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Border Force brought in to hunt down 20 fugitive African athletes after they fled the Commonwealth Games village

  • The Australian Border Force have been brought in to find fugitive athletes
  • The operation was launched to find missing Commonwealth Games athletes
  • These athletes are believed to be hiding out across Australia awaiting visas 

A special operation has been launched to locate missing Commonwealth Games athletes who have overstayed their visa. 

The Australian Border Force introduced the investigation to find more than 20 athletes who fled the games over a month ago.

Contestants from Uganda, Rwanda, Cameroon and Sierra Leone left the athletes' village on the Gold Coast and failed to return to the games.

Cameroonian weightlifter, Olivier Matam is living in Melbourne but refused to comment about his stay in Australia

Cameroonian weightlifter, Olivier Matam is living in Melbourne but refused to comment about his stay in Australia

These athletes are believed to be hiding out across Australia or awaiting different refugee visas. 

It has been confirmed a number are living in Sydney a month after the Queensland event finished. 

According to the Daily Telegraph, a group of athletes left Australia on Tuesday night when their visa officially expired.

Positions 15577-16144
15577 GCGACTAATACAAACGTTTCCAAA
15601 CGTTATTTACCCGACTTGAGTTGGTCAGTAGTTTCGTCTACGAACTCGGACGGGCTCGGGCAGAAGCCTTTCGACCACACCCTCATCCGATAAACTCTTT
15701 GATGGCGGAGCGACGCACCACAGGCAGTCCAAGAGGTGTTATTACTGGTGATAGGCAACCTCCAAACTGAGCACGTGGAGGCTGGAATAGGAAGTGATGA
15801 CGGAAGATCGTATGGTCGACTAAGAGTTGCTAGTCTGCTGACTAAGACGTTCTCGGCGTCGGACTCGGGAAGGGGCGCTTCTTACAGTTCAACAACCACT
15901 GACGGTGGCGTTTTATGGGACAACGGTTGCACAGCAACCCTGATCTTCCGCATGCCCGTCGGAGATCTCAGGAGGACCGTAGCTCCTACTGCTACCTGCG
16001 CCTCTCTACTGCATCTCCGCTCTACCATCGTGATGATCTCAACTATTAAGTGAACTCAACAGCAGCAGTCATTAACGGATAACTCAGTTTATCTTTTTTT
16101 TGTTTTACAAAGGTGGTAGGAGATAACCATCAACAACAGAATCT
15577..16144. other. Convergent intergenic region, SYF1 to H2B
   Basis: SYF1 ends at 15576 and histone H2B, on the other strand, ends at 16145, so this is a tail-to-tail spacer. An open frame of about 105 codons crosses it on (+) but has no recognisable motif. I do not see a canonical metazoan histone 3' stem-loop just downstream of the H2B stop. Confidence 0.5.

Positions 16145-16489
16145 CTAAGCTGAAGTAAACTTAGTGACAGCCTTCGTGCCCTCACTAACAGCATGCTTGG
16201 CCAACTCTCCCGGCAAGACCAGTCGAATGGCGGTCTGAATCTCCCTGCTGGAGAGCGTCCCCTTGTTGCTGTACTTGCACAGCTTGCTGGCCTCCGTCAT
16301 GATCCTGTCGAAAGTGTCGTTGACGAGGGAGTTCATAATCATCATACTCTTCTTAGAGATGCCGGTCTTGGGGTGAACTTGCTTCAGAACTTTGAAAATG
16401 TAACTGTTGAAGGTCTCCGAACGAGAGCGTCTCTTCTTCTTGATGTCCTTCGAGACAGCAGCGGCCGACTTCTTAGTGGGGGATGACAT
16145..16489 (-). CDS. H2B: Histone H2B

The paper confirmed Cameroonian weightlifter, Olivier Matam is living in Melbourne but refused to comment about his stay. 

Squash players Ernest Jombla and Yusif Mansaray from Sierra Leone are also believed to have remained in the country. 

It is unclear whether the athletes have received bridging visas.  

The Australian Border Force warned those who remain without a visa and don't attempt to contact government officials

The Australian Border Force warned those who remain without a visa and don't attempt to contact government officials

The Australian Border Force warned those who remain without a visa and don't attempt to contact government officials.

The statement read: 'Anyone in Australia without a valid visa will be subject to enforcement measures aimed at locating, detaining and removing them from Australia … and may also face a three-year re-entry ban'. 

Before the Games opened, Home and Affairs Minister Peter Dutton told athletes not to overstay their visas.    

Before the Games opened, Home and Affairs Minister Peter Dutton told athletes not to overstay their visas

Before the Games opened, Home and Affairs Minister Peter Dutton told athletes not to overstay their visas

 

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